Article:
Recent News and Events

by Alison McGinnis, PT, DPT, FAFS

Posted in Blog.

July 1st, 2019

Nasal Breathing for Improved Memory and Stress Reduction

Breathing is a vital component of life. It moves oxygen through the bloodstream and removes carbon dioxide waste from the body which is essential for human function. But breathing and breath regulation also play a role in the nervous system and on cognitive function. Slow quiet breathing can calm the nervous system and reduce anxiety and stress by bringing down the heart rate and turning on the parasympathetic nervous system (responsible for rest and digestion) and decreasing activation of the sympathetic nervous system (fight or flight). Breathing also influences parts of the brain that process emotions and produce memories. How you breathe impacts these systems in the body and brain as well.


Nasal breathing can lead to:

  • improved memory retrieval and fear discrimination
  • positive influence on emotion and memory formation
  • regulates CO2 levels in the bloodstream
  • promotes deep abdominal activation for core stability


Mouth breathing can lead to:

  • hyperinflation of diaphragm and lunges (hyperventilation)
  • excessive use of neck and shoulder muscles to breathe
  • hypocapnia (reduced CO2 in the bloodstream)
  • increased fight or flight responses and anxiety
  • promotes fatigue and muscle weakness
  • hypersensitivity to light and sound


Breathing is the only system in the body that is both voluntary and involuntary. Practicing a few active breathing techniques can have a huge impact on memory and overall health. Start by assessing how you breathe at rest (don’t adjust anything yet!).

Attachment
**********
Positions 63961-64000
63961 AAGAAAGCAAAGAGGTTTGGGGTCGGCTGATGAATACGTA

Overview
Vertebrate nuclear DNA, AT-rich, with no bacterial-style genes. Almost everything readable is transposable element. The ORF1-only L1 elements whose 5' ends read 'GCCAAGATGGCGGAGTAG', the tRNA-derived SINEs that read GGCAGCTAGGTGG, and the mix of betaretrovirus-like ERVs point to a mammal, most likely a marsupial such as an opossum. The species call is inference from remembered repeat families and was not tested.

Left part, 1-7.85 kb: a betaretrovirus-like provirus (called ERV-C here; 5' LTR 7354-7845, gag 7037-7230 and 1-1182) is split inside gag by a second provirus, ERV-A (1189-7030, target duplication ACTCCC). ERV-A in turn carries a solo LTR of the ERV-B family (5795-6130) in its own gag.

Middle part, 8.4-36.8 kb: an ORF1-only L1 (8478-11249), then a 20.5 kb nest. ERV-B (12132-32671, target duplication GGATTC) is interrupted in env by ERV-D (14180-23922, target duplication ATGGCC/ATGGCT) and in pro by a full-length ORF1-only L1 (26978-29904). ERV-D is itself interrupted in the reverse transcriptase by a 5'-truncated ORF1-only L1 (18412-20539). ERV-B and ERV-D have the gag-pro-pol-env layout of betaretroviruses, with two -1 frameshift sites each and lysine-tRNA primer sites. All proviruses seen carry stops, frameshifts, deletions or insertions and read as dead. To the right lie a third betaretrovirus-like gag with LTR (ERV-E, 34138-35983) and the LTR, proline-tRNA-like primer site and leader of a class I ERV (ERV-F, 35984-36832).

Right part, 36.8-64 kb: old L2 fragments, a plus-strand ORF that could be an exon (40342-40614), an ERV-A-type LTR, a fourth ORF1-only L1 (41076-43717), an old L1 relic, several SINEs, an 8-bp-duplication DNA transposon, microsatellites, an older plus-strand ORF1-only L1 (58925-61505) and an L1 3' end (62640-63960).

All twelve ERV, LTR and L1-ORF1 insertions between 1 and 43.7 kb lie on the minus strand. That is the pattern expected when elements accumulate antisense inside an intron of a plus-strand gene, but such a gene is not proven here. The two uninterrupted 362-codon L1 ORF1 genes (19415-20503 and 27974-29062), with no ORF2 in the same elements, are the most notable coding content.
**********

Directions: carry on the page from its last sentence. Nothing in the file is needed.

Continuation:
Do you breathe in through your nose or mouth?

  1.   Do you feel your chest move outward or your shoulders move upward as you inhale?
  2.   Does the abdomen expand first or the chest?


Quiet breathing throughout the day should consist of inhalation and exhalation through the nose, with minimal to no shoulder elevation. The abdomen will expand slightly before the chest expands. How does this compare to your “normal” breathing? If your breathing mechanics don’t match, try to practice breathing in and out through your nose and see how you feel.


If you want to practice relaxation breathing techniques to improve memory and reduce stress and anxiety:


  • Breathe in through the nose and out through the mouth 8-10x per minute, with each exhale lasting twice as long as the inhale (start to feel the deep abdominals activate by the end of the exhale)


  • More advanced version:
    • Place the tongue on the ridge of your mouth behind the teeth.
    • Maximally exhale while making an “ah” sound.
    • Close your eyes and inhale easy and silently through your nose while counting to 4.
    • Do not exhale and hold for 4.
    • Now exhale again making “ah” sound for 8 seconds.
    • Hold the exhale for 4 seconds if you can then inhale relaxed again
    • Repeat the cycle 5x.
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